Fortnite’s Competitive Format Ruins Its Esports Potential

Fortnite’s competitive format doesn’t allow for proper teams, which ruins its chances of becoming an enjoyable esport to view or follow.

Fortnite has been able to maintain its position as one of the most popular video games for the past few years, and its numerous crossovers with some of the largest franchises in television, movies, and other video games make for a very unique gaming experience. Despite Fortnite’s overwhelming popularity, the way Epic Games has formatted its competitive scene ruins Fortnite‘s chances of becoming an enjoyable esport.

That’s not to say Fortnite isn’t a successful esport. The 2019 Fortnite World Cup event had more than 2 million concurrent viewers during its live broadcast on Twitch, and the solo grand prize was $3 million. The 2019 League of Legends World Championship had a prize pool of $2.2 million, despite being an established esport and drawing in more than 100 million viewers. There’s no doubting Fortnite‘s financial success or popularity, but it’s not actually a fun esport to follow.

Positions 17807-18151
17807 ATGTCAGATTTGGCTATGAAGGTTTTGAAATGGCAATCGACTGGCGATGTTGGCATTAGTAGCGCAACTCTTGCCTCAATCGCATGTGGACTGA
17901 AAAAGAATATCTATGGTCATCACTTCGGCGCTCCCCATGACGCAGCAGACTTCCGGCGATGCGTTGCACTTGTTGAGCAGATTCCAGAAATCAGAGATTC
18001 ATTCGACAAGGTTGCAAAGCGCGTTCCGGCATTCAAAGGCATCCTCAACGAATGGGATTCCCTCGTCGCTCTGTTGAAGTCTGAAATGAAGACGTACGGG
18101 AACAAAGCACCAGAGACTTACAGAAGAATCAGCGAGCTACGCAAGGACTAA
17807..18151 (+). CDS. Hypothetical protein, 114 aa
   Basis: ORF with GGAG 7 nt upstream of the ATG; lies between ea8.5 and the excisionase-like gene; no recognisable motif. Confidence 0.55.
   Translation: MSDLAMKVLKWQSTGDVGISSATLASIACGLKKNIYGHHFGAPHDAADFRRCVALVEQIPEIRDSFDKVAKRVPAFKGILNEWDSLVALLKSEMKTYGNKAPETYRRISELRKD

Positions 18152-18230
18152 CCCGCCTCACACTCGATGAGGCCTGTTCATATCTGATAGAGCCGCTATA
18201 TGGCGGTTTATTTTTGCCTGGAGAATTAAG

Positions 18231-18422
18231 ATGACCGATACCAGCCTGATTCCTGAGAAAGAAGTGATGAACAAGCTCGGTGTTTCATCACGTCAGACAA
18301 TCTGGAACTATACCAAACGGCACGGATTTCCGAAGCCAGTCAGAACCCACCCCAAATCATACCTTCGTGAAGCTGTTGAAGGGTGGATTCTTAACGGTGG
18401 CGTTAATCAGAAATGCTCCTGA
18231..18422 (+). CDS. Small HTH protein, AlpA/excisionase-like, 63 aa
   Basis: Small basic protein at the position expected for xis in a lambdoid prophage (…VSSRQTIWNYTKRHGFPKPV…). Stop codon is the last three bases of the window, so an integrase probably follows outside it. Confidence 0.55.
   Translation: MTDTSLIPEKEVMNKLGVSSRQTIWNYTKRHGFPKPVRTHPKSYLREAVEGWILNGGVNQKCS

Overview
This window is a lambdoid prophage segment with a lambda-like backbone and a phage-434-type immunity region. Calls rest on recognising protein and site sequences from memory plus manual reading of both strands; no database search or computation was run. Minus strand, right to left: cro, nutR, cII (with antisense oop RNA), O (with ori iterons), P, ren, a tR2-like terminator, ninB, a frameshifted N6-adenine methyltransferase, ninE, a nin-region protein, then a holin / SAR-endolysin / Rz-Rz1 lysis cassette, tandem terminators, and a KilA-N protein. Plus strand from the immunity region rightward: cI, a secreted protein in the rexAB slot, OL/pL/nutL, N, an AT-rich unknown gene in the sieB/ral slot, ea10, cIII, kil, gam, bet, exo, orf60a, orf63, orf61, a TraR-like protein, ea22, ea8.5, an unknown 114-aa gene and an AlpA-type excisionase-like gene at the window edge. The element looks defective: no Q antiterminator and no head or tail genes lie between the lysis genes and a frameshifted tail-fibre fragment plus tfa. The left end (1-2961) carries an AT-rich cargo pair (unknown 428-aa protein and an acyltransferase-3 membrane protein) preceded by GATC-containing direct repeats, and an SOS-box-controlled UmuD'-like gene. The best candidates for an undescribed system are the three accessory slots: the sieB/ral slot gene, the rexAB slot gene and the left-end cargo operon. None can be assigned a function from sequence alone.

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For some, Fortnite can be hard to watch because of how fast players build. Build battles can be intense moments for players, but they are disorienting and confusing for viewers. Still, nauseating camera twirling isn’t what makes Fortnite an unenjoyable esport; competitive Fortnite’s lack of teams and openness to everyone makes it difficult for viewers to find players to cheer for.

Fortnite’s Open Competitive Format Ruins Its Esports Appeal

When Fortnite started to gain popularity, popular esports organizations like FaZe Clan and Team SoloMid began putting together professional Fortnite teams. These were made up of some of the largest creators of that time, such as TSM Myth and FaZe Tfue. These streamers gained massive followings because of their personality and skill, and they were believed to be the best Fortnite players out there. However, in 2018 and 2019, Fortnite held World Cup Qualifiers, and only a select few of these big-name creators made it into the top 100 players. The majority of the qualifying players who participated in the Fortnite World Cup were ones whom very few people had heard of before. This is because Fortnite allows anyone to compete, regardless of platform, organization affiliation, or the size of their following.